In 2014 the Belgian region of Flanders exported for more than 290 billion € worth of goods. But, as is the case with all numbers running in the billions, for most people this is just an abstract amount of money that doesn't mean much. With a little interactive, I wanted to give our readers a sense of what those numbers mean. At the same time, I wanted to communicate how these exported goods break down in different categories.
A while back, I saw German export in real time and this was a great source of inspiration. Too bad I only had the value of the exported goods and not the number of items for each product. So I didn't go for individual export products, but rather for a comparison of the categories. See the counting treemap of Flemish exports here (in Dutch). There is also a version for Walloon exports, in French.
Here is the gist of it, in a gif.
No better way for representing the export data than a treemap, I think (accept for the traditional bar chart, of course). For a first sketch, I used RAW to see how the basic structure of the treemap would look like.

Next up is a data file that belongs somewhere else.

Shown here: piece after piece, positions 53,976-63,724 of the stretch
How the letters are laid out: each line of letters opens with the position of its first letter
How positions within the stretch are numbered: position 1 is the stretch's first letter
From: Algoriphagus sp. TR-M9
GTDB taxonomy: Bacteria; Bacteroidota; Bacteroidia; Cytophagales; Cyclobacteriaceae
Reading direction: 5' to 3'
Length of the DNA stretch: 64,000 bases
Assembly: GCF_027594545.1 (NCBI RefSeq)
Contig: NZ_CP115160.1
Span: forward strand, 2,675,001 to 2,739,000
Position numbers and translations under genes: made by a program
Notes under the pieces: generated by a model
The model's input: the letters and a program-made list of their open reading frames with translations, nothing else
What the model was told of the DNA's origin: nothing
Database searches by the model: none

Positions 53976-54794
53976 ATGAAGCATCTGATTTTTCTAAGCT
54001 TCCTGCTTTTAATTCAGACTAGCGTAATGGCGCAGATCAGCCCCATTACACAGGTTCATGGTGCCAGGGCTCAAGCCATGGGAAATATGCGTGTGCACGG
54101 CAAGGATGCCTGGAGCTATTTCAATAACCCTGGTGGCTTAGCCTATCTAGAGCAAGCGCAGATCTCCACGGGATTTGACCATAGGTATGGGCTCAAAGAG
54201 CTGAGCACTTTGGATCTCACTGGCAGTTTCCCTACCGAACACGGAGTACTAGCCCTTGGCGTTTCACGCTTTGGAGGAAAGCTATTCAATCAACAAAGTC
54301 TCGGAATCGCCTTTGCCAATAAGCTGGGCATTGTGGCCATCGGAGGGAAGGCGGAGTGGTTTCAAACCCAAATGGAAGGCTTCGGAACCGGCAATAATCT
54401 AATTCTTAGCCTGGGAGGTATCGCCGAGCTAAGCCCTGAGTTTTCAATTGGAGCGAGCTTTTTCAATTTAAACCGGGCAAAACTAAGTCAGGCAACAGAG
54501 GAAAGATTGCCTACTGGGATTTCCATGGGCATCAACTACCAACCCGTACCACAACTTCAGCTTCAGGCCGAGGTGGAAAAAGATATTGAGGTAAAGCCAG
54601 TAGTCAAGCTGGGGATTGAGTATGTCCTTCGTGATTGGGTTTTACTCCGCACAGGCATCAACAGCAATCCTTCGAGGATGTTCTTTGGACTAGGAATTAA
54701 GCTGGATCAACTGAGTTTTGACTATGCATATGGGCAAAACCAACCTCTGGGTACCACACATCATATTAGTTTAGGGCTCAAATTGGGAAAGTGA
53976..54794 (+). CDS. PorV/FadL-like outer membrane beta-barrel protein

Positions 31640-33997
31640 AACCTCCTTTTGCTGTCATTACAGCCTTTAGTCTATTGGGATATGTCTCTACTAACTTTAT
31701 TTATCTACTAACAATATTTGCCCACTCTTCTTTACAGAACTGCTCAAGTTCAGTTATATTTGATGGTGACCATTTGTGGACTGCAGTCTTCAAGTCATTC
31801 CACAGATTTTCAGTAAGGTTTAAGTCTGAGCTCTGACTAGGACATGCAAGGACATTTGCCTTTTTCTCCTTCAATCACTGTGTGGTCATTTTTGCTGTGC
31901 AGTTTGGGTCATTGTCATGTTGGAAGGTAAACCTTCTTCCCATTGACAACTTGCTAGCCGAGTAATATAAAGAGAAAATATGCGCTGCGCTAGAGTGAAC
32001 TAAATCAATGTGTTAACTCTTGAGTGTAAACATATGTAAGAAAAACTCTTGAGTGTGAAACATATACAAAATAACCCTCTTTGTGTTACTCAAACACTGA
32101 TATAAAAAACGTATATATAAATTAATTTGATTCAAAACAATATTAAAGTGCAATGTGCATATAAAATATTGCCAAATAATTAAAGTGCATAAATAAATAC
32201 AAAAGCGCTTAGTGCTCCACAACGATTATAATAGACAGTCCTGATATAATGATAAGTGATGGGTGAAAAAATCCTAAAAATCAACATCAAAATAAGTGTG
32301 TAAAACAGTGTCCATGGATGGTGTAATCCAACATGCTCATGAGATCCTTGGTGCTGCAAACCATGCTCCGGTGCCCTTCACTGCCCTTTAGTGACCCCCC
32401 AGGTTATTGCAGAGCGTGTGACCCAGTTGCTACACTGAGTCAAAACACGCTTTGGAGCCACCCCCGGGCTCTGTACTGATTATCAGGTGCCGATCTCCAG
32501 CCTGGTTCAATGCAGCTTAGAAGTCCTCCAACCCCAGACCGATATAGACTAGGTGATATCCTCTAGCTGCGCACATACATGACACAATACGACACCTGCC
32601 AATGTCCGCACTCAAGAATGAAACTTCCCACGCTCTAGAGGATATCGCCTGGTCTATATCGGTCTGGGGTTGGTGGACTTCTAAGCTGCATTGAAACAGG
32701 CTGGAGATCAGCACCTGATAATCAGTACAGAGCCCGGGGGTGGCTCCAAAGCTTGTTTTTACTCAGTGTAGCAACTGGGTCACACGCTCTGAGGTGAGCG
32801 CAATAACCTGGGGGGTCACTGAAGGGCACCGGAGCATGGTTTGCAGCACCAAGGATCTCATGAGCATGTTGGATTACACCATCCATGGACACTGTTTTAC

A nice bonus of RAW is that it gives you the option to export your data as a .json file. So RAW is a pretty easy tool for converting your csv or Excel data into json. It will even create a hierarchy for you in the data, with parent and children nodes if needed.
Then, as a second starting point, I used this D3.js example. I stripped the radio buttons out. I didn't have child nodes in my data (the subdivisions of the main blocks of the treemap), but I didn't need to change any code for the treemap to work without them.
I wanted to give each node an icon to illustrate a little what each category represents. I checked the the icons of my source of inspiration and was pleasantly surprised to discover Flaticon, 'the largest database of free vector icons'.
My Flaticon selection for the treemap. For some categories I selected multiple icons, to see which ones worked best.
I'm a fan of 'Since you opened this page'-type of counters: they succeed in communicating big numbers in a very efficient way. A good example is The Internet in Real Time, but there are a lot of similar 'countalizations' online.
To let the numbers run, I used for every export category
- 2 html5 data-attributes, for storing the current number and the number to increment the current number with
I also used Accounting.js for formatting numbers.
The tooltip that provide extra information for every category when clicked or tapped on were based on this treemap code. The most important change I made was to make sure that the tooltip always shows within the outline of the treemap. I also made the tooltip slightly transparant, so there is always a visual clue of what is behind the tooltip.
What do you think?
So what do you think of this counting treemap? Be sure to let me know if you like it or if you see possible points for improvement.